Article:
likely that we’ve never seen a March wildfire like the beast that
just ripped through Kansas and Oklahoma over the past day. But in a
world that’s now exploring a new peak temperature range near or
above 1.5 C warmer than pre-industrial averages, a level of heat not
seen in the past 110,000 years, we’d be out of our minds to expect
the weather and climate conditions to behave in any kind of manner
that could be considered normal.
Probably Looking at the Worst Wildfire on Record for Kansas and
unprecedented, wildfire burns along a 40 mile swath across Kansas and
Oklahoma on Wednesday. Image source: NASA/MODIS.)
abnormal absolutely describes what happened in Oklahoma and Kansas
yesterday and today.
fire began in Northern Oklahoma at
around 5:45 PM and almost immediately leapt northward — following
the wind along a 1-2 mile wide swath through the northern portions of
the state before roaring across the border into Kansas. It swelled to
massive size — spewing out a plume of debris so large that
doppler weather radar stations began picking it up.
The large cloud, filled with tinders, dropped burning fragments over
towns as far as 85 miles away from the blaze. People as far away as
Arkansas reported smelling smoke.
the height of the fire, the City of Medicine Lodge found itself
facing an encroaching wall of flame on three sides. The nearby Route
160 had been cut off by the fire and as many as 2,000 structures,
including the local hospital, were in danger of being consumed by the
homes burned, two bridges were destroyed and
thousands were urged to evacuate as government officials declared a
state of emergency. The American Red Cross scrambled to set up
disaster shelters for evacuees.
Creek wildfire’s enormous footprint is likely to grow larger over
the coming day before the massive fire is finally contained. For
reference, 212,000 acres is about 300 square miles. Note that by
early afternoon the size of the blaze had jumped to 400,000 acres or
more than 600 square miles. Image source: KOCO.)
of this morning, 800-1000 structures in Medicine Lodge remained under
threat. But the fire appeared to have mostly swept around the city.
An overnight shift in the wind had caused the blaze to balloon
eastward. And, according
to the most recent reports,
more than 400,000 acres, or about 600 square miles, had burned along
a 40 mile swath stretching through Kansas and Oklahoma by early
a single fire to burn so much land in just a single day is absolutely
unprecedented for this region. By comparison, the fire season of 2014
was considered to be the worst on record for Kansas — but
it took nearly 4,000 fires to burn 110,000 acres during Marchof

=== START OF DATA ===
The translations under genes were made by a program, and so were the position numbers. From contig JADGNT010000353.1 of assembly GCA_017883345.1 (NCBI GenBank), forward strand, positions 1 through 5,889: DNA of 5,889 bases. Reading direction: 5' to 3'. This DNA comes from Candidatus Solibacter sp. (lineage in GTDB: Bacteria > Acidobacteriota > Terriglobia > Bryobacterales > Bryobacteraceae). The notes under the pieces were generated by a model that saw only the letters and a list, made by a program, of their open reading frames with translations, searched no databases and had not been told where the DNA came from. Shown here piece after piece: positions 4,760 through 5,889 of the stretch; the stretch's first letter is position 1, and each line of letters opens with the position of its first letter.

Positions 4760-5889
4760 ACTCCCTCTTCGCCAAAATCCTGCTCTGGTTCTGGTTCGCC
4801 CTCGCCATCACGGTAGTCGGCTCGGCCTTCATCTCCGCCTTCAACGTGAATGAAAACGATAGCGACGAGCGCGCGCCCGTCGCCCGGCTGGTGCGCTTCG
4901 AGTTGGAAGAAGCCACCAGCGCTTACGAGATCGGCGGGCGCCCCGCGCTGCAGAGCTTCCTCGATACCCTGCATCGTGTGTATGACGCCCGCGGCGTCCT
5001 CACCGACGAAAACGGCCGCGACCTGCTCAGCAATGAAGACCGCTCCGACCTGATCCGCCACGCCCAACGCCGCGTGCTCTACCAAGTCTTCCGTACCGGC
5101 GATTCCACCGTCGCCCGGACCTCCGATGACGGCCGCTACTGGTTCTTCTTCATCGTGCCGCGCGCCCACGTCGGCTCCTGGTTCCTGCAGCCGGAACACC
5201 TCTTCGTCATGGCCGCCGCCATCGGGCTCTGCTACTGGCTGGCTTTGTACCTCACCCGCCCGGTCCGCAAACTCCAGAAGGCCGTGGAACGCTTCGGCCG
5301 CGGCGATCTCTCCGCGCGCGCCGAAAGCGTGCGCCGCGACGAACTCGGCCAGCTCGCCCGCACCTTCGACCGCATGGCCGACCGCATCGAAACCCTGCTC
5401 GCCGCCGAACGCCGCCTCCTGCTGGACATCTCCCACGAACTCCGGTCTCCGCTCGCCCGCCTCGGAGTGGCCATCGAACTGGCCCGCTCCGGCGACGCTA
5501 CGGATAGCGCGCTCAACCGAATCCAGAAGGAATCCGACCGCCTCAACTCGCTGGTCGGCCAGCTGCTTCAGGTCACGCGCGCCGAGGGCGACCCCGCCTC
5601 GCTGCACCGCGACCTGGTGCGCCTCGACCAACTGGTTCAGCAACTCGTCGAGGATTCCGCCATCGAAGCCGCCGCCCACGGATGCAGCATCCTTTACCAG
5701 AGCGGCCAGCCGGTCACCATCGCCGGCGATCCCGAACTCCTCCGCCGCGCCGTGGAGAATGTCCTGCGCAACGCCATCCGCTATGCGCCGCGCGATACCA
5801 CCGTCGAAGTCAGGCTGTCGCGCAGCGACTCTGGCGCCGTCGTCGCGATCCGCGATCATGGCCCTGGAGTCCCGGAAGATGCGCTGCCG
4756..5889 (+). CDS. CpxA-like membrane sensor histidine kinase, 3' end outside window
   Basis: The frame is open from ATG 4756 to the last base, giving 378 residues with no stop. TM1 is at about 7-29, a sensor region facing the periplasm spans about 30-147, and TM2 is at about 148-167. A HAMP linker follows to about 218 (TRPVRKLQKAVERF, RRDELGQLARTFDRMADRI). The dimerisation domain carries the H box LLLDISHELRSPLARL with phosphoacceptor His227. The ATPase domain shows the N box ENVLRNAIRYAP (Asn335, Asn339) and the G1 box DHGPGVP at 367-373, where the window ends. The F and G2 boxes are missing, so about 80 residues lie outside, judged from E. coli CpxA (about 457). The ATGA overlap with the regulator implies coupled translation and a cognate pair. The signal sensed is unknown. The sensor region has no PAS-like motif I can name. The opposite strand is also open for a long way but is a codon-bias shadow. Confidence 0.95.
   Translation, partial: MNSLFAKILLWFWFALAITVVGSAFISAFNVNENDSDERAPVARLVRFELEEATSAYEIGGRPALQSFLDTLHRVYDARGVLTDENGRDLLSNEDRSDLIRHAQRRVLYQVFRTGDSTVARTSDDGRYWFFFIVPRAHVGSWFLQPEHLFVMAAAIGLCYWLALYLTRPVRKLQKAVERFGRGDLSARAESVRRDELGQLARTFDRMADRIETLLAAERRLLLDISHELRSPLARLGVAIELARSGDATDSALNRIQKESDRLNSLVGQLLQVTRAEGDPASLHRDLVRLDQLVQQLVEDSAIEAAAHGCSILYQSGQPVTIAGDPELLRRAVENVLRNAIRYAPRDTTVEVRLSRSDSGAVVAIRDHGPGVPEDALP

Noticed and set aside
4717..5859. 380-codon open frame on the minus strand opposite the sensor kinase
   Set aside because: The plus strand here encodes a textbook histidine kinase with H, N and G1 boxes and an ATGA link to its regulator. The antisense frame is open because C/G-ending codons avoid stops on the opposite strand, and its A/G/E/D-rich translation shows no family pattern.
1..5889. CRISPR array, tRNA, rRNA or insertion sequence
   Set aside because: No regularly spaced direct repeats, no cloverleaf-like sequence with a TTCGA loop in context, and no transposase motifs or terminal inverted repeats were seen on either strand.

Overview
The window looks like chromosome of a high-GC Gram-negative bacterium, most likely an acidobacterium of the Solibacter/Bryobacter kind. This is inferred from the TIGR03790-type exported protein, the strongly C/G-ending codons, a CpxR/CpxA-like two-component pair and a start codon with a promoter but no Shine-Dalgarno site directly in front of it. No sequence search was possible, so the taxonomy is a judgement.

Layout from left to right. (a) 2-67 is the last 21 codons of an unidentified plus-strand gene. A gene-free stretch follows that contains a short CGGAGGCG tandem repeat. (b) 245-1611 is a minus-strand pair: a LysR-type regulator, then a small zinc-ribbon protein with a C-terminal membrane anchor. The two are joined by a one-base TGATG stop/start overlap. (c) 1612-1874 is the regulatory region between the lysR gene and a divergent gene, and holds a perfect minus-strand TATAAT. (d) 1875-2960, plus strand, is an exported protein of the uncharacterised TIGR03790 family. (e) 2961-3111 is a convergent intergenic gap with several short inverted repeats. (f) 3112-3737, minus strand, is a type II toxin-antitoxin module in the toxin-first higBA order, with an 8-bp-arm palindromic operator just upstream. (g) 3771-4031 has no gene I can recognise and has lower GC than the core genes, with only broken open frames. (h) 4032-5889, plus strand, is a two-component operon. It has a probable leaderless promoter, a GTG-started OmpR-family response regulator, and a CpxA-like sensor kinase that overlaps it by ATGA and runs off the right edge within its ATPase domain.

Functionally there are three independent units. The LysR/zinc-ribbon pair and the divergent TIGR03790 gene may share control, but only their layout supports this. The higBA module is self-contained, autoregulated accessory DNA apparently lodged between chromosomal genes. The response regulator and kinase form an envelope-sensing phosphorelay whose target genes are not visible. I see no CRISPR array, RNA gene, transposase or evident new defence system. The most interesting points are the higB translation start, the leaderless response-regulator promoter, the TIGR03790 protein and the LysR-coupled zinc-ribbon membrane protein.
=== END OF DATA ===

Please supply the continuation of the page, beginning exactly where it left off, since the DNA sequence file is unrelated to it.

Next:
that year and here we have a single fire that has now exceeded that
the conditions of human-forced climate change, wildfire risk is
amplified due to a number of factors. First, overall increased
temperatures result in periods of greater and greater fire risk. In
addition, the added heat increases rates of moisture loss,
facilitating drought, flash drought, and brief periods of intense
dryness. Plants, which have adapted over tens of thousands of years
to manage an expected range of moisture levels, are unable to
compensate for the increased heat and dryness and become more
vulnerable to burning.
heat and dry wind events, like the unseasonable warmth over Oklahoma
and Kansas that pushed March temperatures into the mid 80s [F] over
Oklahoma and Kansas yesterday become more prevalent as human
greenhouse gas emissions force the world to warm. These conditions
are a trigger for increasingly severe wildfire events. Earth
Nullschool GFS capture at 2100 UTC on March 23, 2016.)
increased prevalence of drought and thawing lands — such a
permafrost thaw — provide an increasing volume of fuels to feed the
fires that do ignite. Fires under such conditions tend to burn hotter
— generating far more destructive and potentially rapidly expanding
blazes than the tamer variety of fires both human beings and the
lands they inhabit are used to. This is a story that could well be
told the world over — from the Arctic to the tropics, to Australia,
New Zealand, South Africa and the tip of South America.
much everywhere, increased global heat — now peaking in the range
of 1.5 C above preindustrial temperatures — worsens wildfire risk.
And it’s just one of the many, many negative impacts of rising
global temperatures. But for Kansas and Oklahoma the massive plume of
smoke painting the sky in shades of brown, gray and black may as well
have spelled out the words — climate change.
2:40 PM Friday — Renewed Fire Hazard
Friday afternoon, official tallies for total acres burned had
remained at near 400,000 acres in Kansas and Oklahoma and included
another 50,000 acres in Texas — or about 700 square miles over the
three states. New damage estimates included the loss of hundreds and
perhaps thousands of cattle along with many hundreds of miles of
from the Weather Channel,
from GFS model summaries, and from local observations indicated
strong southerly winds re-emerging over the region and gusting up to
40 mph. Fire officials have indicated that the new strong winds and
rising temperatures into the upper seventies (F) coupled with another
slot of dry air could re-ignite smoldering flames in the large fire
zone. As such, risks for continued burning and expansion of existing
fires was on the rise by mid Friday afternoon.